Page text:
By Louise Frazer
Many parents wonder about the outcome of their homeschooled children. Sometimes they ask themselves, “Will they be prepared for post secondary and later on for adult life? Will they be glad or mad they were homeschooled?” Rachel’s story will encourage parents and ease any anxious thoughts.
Looking for a solid education option
Like many parents, Rachel’s parents wanted to provide a solid education, but they also wanted to shape their children’s character and impart their faith. With these two notions in mind, they enrolled their daughters in a Christian school. Since it was an English school, and since they wanted to ensure that the girls’ written French was equally strong, their mother supplemented French after school. She also supplemented their Math to ensure they would be academically competitive in any setting. And so, the two sisters’ days were filled with school, homework, and extra math and French.
At this time, homeschooling was viewed as “abnormal” (even more so than today) and not something Rachel’s family knew much about. Despite that, several years into this demanding schedule, Rachel’s mother began to entertain thoughts of homeschooling. After all, she realized she was already teaching a good chunk of the core subjects by supplementing math and teaching French every evening on top of supervising their regular homework, but was still nervous she would not be capable. Rachel’s father proposed they try one year of homeschooling.
Homeschooling benefits became apparent
That year had them hooked, and the whole family never looked back. Rachel says that soon after beginning homeschooling, they saw many benefits. Here are a few:
- The stress level in their household dropped: no more hurry-scurry mornings to get to school, and no more long evenings spent on heaps of homework. When their Dad arrived home from work, all the homework was completed, the household was peaceful, and they were free to enjoy each other’s company.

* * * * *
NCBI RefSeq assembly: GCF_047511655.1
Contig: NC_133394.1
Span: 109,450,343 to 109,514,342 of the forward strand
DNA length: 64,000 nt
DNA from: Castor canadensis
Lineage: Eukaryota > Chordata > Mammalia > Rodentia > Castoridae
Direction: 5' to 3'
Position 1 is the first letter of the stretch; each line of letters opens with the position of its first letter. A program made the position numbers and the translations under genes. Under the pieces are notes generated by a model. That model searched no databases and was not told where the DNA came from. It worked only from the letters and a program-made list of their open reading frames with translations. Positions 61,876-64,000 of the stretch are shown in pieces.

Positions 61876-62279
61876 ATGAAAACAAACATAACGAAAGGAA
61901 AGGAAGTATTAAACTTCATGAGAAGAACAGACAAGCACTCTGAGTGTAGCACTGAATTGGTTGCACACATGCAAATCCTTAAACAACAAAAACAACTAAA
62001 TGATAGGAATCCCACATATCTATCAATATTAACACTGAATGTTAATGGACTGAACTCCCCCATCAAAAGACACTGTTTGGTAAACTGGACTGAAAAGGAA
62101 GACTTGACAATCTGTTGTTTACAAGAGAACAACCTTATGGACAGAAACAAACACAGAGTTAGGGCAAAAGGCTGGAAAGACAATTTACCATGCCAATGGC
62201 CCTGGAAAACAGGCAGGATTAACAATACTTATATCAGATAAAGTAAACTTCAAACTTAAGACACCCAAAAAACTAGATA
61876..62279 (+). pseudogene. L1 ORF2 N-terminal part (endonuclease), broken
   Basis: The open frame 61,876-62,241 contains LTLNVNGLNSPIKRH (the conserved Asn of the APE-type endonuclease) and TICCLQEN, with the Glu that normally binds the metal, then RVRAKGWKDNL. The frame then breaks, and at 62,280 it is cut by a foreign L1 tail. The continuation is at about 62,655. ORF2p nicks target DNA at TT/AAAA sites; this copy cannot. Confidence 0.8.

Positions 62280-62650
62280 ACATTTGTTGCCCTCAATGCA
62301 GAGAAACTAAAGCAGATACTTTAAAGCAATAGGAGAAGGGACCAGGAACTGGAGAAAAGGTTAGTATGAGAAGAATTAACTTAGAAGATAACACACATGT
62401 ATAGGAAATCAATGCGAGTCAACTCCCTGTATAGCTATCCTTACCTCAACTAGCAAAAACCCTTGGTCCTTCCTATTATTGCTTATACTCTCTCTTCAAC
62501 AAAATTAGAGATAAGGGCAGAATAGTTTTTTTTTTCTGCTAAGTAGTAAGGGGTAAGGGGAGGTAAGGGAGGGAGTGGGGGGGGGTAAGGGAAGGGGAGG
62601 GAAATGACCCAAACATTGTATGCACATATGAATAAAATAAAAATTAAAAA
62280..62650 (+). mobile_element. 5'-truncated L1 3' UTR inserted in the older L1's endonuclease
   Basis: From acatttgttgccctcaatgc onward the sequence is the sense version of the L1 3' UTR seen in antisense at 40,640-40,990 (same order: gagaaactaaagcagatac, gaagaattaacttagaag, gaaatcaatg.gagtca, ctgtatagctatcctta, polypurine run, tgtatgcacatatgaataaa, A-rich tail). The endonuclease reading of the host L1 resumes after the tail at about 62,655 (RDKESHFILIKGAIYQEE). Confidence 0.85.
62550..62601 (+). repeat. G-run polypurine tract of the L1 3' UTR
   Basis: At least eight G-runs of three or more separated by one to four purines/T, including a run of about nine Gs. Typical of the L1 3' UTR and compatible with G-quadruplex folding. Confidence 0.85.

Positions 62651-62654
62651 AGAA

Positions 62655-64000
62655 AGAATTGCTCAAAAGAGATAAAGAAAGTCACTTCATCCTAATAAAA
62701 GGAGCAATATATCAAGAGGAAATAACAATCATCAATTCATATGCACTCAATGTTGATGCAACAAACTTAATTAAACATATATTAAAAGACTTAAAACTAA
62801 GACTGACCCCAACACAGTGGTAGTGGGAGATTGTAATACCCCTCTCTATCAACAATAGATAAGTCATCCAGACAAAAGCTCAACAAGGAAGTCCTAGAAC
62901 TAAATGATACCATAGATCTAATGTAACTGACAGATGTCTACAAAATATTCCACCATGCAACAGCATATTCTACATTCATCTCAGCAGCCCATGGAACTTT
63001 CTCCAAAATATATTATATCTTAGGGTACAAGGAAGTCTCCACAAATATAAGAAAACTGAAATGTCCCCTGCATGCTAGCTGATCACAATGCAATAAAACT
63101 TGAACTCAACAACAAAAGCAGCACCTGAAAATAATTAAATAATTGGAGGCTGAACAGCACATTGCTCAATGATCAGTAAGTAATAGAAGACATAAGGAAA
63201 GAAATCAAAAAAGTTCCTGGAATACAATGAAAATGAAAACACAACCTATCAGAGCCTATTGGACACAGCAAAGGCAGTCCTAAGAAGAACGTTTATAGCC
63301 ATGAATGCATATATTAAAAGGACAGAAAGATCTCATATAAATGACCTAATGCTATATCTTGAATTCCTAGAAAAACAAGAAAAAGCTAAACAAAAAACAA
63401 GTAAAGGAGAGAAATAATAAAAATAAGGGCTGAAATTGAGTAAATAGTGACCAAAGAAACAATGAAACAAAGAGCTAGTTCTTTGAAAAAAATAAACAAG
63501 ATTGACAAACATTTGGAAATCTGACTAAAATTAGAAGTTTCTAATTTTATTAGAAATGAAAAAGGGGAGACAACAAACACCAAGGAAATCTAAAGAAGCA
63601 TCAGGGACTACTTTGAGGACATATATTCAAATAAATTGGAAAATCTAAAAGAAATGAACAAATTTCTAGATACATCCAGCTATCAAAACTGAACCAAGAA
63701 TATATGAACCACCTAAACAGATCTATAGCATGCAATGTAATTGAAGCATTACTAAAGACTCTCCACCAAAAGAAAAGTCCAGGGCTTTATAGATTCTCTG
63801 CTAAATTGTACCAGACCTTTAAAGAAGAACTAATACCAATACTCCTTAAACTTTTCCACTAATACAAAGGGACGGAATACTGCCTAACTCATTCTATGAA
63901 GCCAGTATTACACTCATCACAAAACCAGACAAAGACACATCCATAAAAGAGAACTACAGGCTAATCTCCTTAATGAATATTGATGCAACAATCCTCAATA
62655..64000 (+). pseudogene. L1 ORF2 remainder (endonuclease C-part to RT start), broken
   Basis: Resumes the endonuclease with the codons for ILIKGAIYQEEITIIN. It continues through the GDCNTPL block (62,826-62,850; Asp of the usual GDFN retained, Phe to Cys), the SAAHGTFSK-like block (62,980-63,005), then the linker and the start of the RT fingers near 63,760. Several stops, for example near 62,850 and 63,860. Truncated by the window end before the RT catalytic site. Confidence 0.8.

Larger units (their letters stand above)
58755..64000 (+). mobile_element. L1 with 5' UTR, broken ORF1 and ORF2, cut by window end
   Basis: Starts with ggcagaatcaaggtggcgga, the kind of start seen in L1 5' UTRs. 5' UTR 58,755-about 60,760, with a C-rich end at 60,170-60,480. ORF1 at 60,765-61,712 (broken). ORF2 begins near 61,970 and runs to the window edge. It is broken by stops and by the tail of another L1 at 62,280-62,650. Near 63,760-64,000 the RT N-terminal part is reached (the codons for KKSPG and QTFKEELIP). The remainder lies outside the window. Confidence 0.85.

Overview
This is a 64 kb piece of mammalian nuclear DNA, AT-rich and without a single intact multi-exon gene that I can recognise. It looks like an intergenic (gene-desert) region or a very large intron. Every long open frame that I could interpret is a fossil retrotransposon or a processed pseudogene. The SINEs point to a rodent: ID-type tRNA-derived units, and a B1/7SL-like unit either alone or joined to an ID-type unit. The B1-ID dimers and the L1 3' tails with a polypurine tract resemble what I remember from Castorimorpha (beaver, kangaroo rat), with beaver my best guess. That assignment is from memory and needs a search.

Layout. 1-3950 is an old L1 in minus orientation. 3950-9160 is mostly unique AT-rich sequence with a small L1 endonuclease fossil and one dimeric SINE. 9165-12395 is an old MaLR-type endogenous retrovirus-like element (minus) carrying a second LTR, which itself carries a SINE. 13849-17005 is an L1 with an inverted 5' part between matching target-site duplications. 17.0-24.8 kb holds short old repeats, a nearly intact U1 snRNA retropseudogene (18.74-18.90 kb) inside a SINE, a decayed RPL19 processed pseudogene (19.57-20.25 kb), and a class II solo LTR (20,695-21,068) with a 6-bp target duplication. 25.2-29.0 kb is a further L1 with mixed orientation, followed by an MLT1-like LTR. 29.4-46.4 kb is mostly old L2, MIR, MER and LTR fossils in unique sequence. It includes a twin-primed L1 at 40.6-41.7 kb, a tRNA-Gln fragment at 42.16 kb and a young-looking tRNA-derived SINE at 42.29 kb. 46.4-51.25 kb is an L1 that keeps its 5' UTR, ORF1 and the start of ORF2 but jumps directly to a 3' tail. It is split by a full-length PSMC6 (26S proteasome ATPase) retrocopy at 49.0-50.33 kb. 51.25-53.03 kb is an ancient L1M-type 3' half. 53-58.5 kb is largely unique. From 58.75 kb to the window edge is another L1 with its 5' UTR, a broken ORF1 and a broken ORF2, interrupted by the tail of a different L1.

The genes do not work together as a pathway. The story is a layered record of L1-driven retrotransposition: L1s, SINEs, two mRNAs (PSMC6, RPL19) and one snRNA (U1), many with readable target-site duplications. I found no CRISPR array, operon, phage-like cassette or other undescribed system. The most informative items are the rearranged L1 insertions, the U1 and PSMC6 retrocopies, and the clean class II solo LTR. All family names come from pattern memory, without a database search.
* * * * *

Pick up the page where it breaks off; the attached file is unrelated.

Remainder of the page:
- Their relationships with each other deepened and strengthened. It wasn’t that they had poor relationships, but they rocketed from good to amazing.
- Rachel discovered she had a love of learning. Who knew that learning could be fun?
- Her social skills improved. Rachel says that making friends in a school setting was relatively easy and doesn’t really require social skills, since children are daily thrown together. She observes that it is also too easy to take friends for granted. Once removed from “instant playmate” mode, she found that she had to make a concerted effort to look for and create opportunities to make and keep friends. More than that, Rachel notes that children do not always have the maturity or coping skills to deal with social conflict, yet at school they have to work through tumultuous situations alone. Homeschooling offered her an environment in which her parents were available to help her through conflicts.
- Her organizational skills improved. Rachel describes how everything was decided for her, “like a chain production.” What subject to work on, how many pages to complete, and what topics she would learn were all decided for her. Homeschooling opened the possibility to having a say in her own education, and she states she “had a hand in deciding her own schedule.” Her mother showed her how to divide up her work and calculate the number of pages in order to complete the work in a given subject. She soon figured out the sooner she started her day, the sooner she finished.
Was everything agreeable and easy? No, Rachel recalls the Youth Protection complaint when she was a teenager. But they called HSLDA and were coached through that hurdle. She also points out that they had to grow accustomed to the idea that people thought they were strange (remember, “normal” families didn’t homeschool).
A positive experience
Despite those inconveniences, their homeschooling experience was overwhelmingly positive, and she still recalls the bittersweet moment of finishing her final homeschool exam at the end of high school. She says she was grateful to her parents for homeschooling her, but she felt sad and thought she was leaving behind the best years of her life.
However, it seems Rachel will repeat the experience, although this time as a parent with her own young family. Even before meeting her husband at university, she knew she would want to homeschool her own children one day because she says that she considers it both her privilege and duty. Being homeschooled was so extraordinarily beneficial in so many ways; she would not want to give her own children less than the best.